2.2 Semantic Web technology for coordination

When it comes to developing complex, distributed software-based systems, the agent-based approach was advocated to be a well suited one (Jennings, 2001). From the implementation point of view, agents are a next step in the evolution of software engineering approaches and programming languages, the step following the trend towards increasing degrees of localization and encapsulation in the basic building blocks of the programming models (Jennings, 2000). After the structures, e.g., in C (localizing data), and objects, e.g., in C++ and Java (localizing, in addition, code, i.e. an entity’s behavior), agents follow by localizing their purpose, the thread of control and action selection. An agent is commonly defined as an encapsulated computer system situated in some environment and capable of flexible, autonomous action in that environment in order to meet its design objectives (Wooldridge, 1997).

The problem of “crossing the boundary” from the domain (problem) world to the machine (solution) world is widely recognized as a major issue in software and systems engineering. Therefore, when it comes to designing software, the most powerful abstractions are those that minimize the semantic distance between the units of analysis that are intuitively used to conceptualize the problem and the constructs present in the solution paradigm (Jennings, 2000). A possibility to have the same concept, i.e. agent, as the central one in both the problem analysis and the solution design and implementation can make it much easier to design a good solution and to handle the complexity. In contrast, e.g. the object-oriented approach has its conceptual basis determined by the underlying machine architecture, i.e. it is founded on implementation-level ontological primitives such as object, method, invocation, etc. Given that the early stages of software development are necessarily based on intentional concepts such as stakeholders, goals, plans, etc, there is an unavoidable gap that needs to be bridged. (Bresciani et al., 2004) even claimed that the agent-oriented programming paradigm is the only programming paradigm that can gracefully and seamlessly integrate the intentional models of early development phases with implementation and run-time phases. In a sense, agent-oriented approach postpones the transition from the domain concepts to the machine concepts until the stage of the design and implementation of individual agents (given that those are still to be implemented in an object-oriented programming language).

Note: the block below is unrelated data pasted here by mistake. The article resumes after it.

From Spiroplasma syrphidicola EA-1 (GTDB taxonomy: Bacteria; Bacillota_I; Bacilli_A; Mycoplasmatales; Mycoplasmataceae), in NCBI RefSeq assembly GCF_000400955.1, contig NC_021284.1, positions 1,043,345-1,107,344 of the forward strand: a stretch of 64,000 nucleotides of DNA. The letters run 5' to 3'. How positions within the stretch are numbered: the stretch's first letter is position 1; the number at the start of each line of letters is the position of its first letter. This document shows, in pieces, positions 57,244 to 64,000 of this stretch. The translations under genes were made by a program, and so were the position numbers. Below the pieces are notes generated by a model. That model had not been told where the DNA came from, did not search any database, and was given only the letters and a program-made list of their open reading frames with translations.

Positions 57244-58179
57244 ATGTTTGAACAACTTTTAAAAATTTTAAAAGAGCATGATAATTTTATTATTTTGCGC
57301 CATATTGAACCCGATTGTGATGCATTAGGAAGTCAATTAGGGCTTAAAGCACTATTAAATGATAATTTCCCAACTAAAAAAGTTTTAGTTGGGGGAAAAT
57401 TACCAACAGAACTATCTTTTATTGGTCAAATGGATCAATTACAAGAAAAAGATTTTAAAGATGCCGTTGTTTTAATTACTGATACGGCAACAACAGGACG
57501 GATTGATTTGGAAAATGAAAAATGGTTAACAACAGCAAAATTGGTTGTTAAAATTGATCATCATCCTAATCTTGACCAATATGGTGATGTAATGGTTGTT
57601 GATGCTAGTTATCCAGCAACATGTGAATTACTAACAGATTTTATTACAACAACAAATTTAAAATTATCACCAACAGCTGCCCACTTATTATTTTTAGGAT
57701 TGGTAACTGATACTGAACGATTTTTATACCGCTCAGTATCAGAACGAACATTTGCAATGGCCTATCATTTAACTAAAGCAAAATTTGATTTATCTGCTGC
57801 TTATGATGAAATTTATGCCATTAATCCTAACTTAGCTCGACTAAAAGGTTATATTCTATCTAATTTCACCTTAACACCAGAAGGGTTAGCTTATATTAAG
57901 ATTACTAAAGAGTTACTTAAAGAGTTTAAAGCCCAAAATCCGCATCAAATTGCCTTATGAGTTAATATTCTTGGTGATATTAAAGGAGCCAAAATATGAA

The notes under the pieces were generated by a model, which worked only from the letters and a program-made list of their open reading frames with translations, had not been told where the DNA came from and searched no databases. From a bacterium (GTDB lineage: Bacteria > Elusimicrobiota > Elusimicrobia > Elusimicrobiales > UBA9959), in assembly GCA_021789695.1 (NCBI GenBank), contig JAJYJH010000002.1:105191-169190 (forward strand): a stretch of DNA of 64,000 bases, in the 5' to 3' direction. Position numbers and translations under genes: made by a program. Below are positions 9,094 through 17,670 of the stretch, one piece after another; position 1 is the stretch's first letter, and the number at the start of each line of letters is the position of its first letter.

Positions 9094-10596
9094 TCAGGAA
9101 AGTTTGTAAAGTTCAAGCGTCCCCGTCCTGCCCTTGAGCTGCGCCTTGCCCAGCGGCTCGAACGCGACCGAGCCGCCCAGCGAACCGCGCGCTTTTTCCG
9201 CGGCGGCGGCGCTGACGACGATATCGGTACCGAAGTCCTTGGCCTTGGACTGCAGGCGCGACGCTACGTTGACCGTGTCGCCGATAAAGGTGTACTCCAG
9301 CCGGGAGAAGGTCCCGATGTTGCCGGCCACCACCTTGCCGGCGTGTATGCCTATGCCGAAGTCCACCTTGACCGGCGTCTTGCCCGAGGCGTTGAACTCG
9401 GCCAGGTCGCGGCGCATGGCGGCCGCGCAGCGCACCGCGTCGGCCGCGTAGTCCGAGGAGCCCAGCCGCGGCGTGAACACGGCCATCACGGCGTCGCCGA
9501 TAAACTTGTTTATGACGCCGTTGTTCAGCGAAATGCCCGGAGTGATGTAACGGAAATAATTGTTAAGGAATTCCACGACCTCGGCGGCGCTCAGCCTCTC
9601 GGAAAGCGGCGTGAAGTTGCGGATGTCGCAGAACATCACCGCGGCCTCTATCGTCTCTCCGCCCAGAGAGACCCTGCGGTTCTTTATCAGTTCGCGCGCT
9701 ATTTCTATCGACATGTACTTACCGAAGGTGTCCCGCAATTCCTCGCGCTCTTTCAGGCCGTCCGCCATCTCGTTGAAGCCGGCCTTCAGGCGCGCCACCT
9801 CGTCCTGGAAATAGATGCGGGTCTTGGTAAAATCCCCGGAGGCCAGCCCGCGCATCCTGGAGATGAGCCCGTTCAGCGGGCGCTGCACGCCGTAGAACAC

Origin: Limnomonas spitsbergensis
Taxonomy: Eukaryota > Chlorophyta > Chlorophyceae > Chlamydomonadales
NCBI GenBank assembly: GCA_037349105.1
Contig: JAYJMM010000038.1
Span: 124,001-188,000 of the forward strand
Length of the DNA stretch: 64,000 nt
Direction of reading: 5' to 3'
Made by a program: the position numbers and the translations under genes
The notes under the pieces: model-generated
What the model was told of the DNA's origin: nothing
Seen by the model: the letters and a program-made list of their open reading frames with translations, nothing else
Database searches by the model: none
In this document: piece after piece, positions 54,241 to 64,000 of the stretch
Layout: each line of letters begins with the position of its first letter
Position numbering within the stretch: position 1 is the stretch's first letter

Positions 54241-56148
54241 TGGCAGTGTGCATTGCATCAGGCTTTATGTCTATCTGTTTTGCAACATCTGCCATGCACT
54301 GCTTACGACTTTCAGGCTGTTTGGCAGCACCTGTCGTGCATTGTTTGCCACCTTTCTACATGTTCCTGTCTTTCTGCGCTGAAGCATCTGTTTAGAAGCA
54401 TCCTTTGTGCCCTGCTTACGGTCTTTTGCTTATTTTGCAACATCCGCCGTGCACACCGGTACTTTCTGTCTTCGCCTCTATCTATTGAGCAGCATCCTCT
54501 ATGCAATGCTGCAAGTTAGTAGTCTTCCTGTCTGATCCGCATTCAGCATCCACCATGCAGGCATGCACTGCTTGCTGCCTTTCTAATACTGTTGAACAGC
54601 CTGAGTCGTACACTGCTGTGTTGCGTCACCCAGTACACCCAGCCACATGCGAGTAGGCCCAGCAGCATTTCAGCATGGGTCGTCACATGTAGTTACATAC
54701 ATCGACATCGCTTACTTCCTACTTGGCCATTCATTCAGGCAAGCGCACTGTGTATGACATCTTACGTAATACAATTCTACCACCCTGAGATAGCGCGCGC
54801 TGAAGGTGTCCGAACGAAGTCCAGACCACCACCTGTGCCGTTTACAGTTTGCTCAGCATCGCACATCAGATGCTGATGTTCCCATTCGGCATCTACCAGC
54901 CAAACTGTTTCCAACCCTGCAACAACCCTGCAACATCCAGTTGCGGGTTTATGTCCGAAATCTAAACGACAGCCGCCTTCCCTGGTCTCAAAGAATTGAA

Although the flexibility of agent interactions has many advantages when it comes to engineering complex systems, the downside is that it leads to unpredictability in the run time system; as agents are autonomous, the patterns and the effects of their interactions are uncertain (Jennings, 2000). This raises a need for effective coordination, cooperation, and negotiation mechanism. (Those are in principle distinct, but the word “coordination” is often used as a general one encompassing all three; so for the sake of brevity we will use it like that too).(Jennings, 2000) discussed that it is common in specific systems and applications to circumvent these difficulties, i.e. to reduce the system’s unpredictability, by using interaction protocols whose properties can be formally analyzed, by adopting rigid and preset organizational structures, and/or by limiting the nature and the scope of the agent interplay. However, Jennings asserted that these restrictions also limit the power of the agent-based approach; thus, in order to realize its full potential some longer term solutions are required.

The available literature sketches two major directions of search for such a longer term solution:

  • D1: Social level characterization of agent-based systems. E.g. (Jennings, 2000) stressed the need for a better understanding of the impact of sociality and organizational context on an individual’s behavior and of the symbiotic link between the behavior of the individual agents and that of the overall system.